Blood donor screening for chagas disease--United States, 2006-2007

MMWR Morb Mortal Wkly Rep. 2007 Feb 23;56(7):141-3.


Chagas disease, a zoonotic disease caused by the bloodborne parasite Trypanosoma cruzi, affects an estimated 11 million persons throughout much of Latin America. In endemic areas, T. cruzi is transmitted primarily by triatomine insects (i.e., kissing bugs); infection also can occur via blood transfusion, congenital transmission, organ transplantation, laboratory incident, and ingestion of triatomine-contaminated food or drink. To evaluate an investigational assay for detecting T. cruzi infection in blood donations, the American Red Cross conducted a clinical trial during August 2006-January 2007, screening 148,969 blood samples at three blood-collection centers in the United States. In January 2007, after the new assay was licensed by the Food and Drug Administration (FDA), other centers began screening donors for T. cruzi. This report describes the results of the American Red Cross study, which identified 32 donations (approximately one in 4,655) as confirmed positive for T. cruzi antibodies. As blood-donation screening for Chagas disease becomes more widespread, public health officials and health-care providers should anticipate increased numbers of questions regarding the diagnosis, evaluation, and management of Chagas disease.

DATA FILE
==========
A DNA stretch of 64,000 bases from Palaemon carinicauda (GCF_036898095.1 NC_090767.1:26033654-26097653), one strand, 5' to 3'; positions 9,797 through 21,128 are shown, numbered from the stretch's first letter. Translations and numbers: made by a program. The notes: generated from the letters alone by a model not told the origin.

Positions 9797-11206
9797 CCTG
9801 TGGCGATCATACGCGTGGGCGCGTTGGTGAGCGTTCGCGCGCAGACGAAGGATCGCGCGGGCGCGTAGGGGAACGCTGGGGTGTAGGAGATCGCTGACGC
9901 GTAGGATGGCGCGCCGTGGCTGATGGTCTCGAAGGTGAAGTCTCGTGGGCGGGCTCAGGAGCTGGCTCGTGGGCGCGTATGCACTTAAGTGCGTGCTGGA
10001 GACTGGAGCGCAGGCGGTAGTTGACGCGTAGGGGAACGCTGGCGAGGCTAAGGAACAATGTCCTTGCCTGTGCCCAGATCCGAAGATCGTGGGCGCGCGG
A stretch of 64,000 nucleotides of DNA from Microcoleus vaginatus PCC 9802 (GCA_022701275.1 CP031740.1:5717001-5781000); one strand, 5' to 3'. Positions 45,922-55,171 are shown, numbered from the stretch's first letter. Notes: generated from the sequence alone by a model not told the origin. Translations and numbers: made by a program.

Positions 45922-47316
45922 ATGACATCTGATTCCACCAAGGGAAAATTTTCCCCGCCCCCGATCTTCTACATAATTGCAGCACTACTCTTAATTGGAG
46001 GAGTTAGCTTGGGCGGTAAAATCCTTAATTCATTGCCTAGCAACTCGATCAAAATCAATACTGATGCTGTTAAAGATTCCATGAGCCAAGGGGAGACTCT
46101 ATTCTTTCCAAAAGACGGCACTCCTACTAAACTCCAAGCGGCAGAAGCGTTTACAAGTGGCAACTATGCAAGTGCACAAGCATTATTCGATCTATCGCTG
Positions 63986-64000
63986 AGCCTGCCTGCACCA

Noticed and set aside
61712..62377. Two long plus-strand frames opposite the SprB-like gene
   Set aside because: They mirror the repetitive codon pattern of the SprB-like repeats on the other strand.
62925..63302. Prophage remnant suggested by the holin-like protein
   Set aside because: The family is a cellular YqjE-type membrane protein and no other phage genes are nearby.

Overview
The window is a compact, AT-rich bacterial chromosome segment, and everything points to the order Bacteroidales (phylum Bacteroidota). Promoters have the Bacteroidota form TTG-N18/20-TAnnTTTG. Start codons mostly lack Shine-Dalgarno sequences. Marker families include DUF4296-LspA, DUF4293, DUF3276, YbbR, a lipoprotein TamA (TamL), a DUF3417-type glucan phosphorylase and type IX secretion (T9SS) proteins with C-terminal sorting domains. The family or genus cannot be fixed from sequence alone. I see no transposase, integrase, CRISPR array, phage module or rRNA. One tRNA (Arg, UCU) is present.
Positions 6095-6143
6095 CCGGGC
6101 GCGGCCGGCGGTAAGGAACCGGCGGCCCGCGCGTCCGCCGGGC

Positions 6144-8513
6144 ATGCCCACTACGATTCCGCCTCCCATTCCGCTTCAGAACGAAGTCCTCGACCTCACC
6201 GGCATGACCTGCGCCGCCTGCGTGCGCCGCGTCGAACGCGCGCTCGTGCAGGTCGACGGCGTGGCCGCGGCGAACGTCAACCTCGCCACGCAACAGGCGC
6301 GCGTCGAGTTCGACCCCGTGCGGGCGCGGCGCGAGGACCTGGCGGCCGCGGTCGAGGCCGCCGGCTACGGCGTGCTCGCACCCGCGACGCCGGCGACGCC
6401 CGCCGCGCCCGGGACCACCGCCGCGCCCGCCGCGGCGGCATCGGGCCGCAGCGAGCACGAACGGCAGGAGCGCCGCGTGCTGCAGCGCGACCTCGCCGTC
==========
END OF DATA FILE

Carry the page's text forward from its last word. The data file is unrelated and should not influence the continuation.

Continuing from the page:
MeSH terms

  • Animals
  • Antibodies, Protozoan / blood*
  • Blood Banks
  • Blood Donors*
  • Chagas Disease / transmission*
  • Enzyme-Linked Immunosorbent Assay
  • Humans
  • Radioimmunoprecipitation Assay
  • Trypanosoma cruzi / isolation & purification*
  • United States


  • Antibodies, Protozoan